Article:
The partition of Punjab is an event, which occurred prior to the existence of a fair market share of the modern readership of the Daily Times. But what is written on the souls of men and transferred by human tongue to the succeeding generations continues to impact the manner in which communities relate to one another.
The upheaval of the human anthill, which was both anticipated and precipitated by the Radcliffe Award, brought about, in tumultuous manner, the birth of a modern nation. Too many nations are birthed in water and blood, symbolic of the elements of cleansing and carnage. But what a blood-covered baby it was, when it was born! With nary a midwife nor a breast to suckle from the onset of first hunger, the cry, which rose up from the face of the earth echoes within the ears of historians to this day.
Politically, the first signs of hunger were seen during the 1920s when the All India Muslim League (AIML) underwent a metamorphosis from a fairly sturdy and compact political organisation concerned with adequate Muslim representation within the public government sector to an entity seeking political purchase on a much grander scale. Having acquired modest regional gains, the AIML experienced the political bifurcation which occurs when diversity of views and strong parallel opinions begin to emerge amongst the players. And, as with all such internal struggles, leadership begins to rise to the top. The names are familiar and there is no need to recount the leadership grid.
It was during the 1930s when the seeds of self-determination began to sprout within the Muslim populations emerging from under the shadow of colonialism. Whether considering the nascent political structure of Al-Ikhwan in Egypt, or the rustlings of change in Algeria in a post-WWII environment, the Muslim world was experiencing a shifting political landscape, where fertile ideas clashed with harsher realities.For the Muslims of India, the possibility of a separate piece of real estate, where a national taproot could flourish and the expression of a cohesive national identity be cultivated, exploded from the imaginations of the few to the hearts of the many in the early 1940s. There is nothing quite as tantalising and seductive as the call to freedom. And there is nothing quite as disastrous and tragic as flights to freedom accompanied by anarchy.
Aspects of the ill-clad policy — of all involved — were brought home to me in the last two months whilst I provided my skill as a copy editor to a friend. The 500-page manuscript on the partition of Punjab offered a most compelling reason for me to share my thoughts. Men were butchered, women were dishonoured and family trees stripped of their branches for the sake of Pakistan. These pictures are brutal enough. But there is one memory, which must never be forgotten. It is the memory of the many babies who were lifted aloft on spears during the birth of a nation.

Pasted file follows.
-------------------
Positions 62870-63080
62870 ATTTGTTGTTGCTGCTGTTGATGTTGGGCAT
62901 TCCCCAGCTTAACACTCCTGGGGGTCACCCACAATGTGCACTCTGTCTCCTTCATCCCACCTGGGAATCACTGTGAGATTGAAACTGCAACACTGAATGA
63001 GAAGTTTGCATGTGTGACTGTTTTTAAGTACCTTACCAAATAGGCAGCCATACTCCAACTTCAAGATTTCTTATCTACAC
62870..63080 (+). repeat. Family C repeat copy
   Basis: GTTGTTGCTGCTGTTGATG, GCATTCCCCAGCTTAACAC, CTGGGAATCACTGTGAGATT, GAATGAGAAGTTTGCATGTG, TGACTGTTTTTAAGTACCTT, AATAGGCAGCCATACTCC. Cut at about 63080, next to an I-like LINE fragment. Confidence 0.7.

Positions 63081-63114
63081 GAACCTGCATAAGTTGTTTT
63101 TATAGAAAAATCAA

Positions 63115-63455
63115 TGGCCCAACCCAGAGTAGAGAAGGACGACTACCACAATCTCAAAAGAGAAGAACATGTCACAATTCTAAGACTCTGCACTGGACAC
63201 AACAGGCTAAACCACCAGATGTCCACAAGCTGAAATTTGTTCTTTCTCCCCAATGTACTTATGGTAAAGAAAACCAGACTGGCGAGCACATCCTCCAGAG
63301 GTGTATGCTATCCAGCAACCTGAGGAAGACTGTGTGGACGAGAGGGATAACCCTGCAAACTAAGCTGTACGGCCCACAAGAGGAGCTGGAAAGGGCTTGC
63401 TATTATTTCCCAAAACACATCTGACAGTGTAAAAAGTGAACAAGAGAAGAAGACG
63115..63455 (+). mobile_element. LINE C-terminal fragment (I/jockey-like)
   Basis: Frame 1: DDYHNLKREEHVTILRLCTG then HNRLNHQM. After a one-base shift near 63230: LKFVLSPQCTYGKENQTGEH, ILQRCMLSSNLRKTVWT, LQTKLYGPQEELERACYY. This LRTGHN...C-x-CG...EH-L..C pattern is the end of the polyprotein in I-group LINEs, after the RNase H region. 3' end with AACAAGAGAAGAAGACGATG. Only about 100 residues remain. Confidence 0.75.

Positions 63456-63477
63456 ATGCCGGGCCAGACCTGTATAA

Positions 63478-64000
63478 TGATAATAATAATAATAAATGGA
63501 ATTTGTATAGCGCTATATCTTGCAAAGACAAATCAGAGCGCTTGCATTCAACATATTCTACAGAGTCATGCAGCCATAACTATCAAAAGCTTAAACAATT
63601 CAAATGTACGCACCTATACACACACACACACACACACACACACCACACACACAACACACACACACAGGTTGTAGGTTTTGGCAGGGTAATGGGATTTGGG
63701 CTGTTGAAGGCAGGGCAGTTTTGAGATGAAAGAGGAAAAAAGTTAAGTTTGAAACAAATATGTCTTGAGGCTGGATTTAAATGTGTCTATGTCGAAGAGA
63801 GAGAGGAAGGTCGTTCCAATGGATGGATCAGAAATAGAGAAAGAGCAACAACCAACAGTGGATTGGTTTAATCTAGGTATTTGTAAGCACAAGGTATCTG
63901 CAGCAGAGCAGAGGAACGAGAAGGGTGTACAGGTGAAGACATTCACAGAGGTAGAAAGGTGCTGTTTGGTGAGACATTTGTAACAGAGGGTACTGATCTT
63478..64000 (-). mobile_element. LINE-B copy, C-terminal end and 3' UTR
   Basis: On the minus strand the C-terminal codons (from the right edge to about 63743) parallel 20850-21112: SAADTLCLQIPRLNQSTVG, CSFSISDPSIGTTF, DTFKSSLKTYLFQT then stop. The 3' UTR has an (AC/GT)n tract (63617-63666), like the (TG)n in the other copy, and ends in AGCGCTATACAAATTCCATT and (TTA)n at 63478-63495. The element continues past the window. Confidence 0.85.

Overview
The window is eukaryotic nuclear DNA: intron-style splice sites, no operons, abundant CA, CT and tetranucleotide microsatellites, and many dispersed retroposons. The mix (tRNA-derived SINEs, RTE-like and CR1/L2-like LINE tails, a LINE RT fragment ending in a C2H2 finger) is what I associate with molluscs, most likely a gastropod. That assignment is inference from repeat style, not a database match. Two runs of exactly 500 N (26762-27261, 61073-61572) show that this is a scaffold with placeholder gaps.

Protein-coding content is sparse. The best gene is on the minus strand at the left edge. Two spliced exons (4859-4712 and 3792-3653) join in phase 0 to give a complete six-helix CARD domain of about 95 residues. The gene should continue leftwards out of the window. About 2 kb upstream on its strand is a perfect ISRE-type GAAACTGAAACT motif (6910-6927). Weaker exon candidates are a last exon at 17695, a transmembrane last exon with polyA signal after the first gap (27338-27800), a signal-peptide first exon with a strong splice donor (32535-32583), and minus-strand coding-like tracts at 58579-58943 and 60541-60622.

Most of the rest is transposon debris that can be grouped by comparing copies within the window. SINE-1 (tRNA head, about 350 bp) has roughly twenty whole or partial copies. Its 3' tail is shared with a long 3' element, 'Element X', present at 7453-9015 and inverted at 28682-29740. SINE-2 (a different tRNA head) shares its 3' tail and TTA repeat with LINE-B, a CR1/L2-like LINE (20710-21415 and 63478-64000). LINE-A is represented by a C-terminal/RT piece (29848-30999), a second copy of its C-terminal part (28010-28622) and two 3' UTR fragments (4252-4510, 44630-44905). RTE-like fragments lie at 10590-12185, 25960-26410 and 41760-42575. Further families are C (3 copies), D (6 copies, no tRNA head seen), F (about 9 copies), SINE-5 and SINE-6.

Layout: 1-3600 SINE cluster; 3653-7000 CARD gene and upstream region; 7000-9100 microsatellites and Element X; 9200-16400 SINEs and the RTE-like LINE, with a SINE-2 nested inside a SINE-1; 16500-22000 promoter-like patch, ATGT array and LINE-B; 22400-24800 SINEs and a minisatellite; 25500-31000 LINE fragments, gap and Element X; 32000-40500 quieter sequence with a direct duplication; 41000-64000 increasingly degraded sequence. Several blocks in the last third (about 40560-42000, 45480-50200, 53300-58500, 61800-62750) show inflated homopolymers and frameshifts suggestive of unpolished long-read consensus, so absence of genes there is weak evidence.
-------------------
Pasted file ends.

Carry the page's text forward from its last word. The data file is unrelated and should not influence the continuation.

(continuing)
Most people are not inherently brutal. Were that true, our world would not be so vastly populated. But history shows that with a certain mix of societal ingredients the mass is reduced to animal herd and mob mentality prevails. Policy measures lacking implementation capabilities harm community amity and cohesion. They are the messengers without legs. Sectarian division is a mere rumoured whisper or solitary incendiary act away when conditions are volatile enough for communal crisis. Such was the nature of the birth of the bloody baby.
Pakistan moved along in somewhat of an orphaned status from the beginning. This produced the tenacity of spirit required for survival. In more than the 60 years since the birth of a nation, the poor have done what the poor do best: procreate. This is not necessarily bad. Children are a blessing. Minus a citizenry there is no true national treasure. But the geometric nature of population requires policies, which work in a multi-streaming manner to reach all the layers of society. Citizens must be reminded of an overlay of governance with the shadow of paternal guidance to retain their belief in the good of the state.
Pakistan has many challenges, which exist as ground floor opportunities for improving the lives of the poorest of the citizens. My own childhood was spent within an indigenous tribal belt of Mexico where nine distinct tribes with their own dialects, manner of dress and traditions taught me basic lessons regarding the nature of poverty and the propensity for happiness. Leaning back on my heels whilst squatting inside cane huts to savour blue corn tortillas with fried grasshoppers, or perhaps, Oaxaca hot chocolate served in a chipped clay mug, taught me the lessons of life. The poor require a source of water, a plot of ground for a small ancestral home, and education sufficient against functional illiteracy. These things made life bearable and kept desperation at bay. My mother tells the story of visiting a home high in the mountains of the Sierra Madre where a baby less than 24 hours old had been placed in a crate and wrapped in an old shirt. The child’s mother was busily preparing a meal for the family. I have often wondered if the baby survived. My heart likes to remind me that the spirit to survive is strong, even amongst the smallest of humans.
But what must be done for Pakistan? The strength was there for the birth. But where are the political midwives to monitor the labour and birth of new policies which stream out into the communities? And where is the breast of nourishment for today? Turning populations from liability to asset requires wisdom. It also requires the hard work of policy implementation. But all that I have written today is the simplest of gifts: that of a pen dipped into an inkwell of love.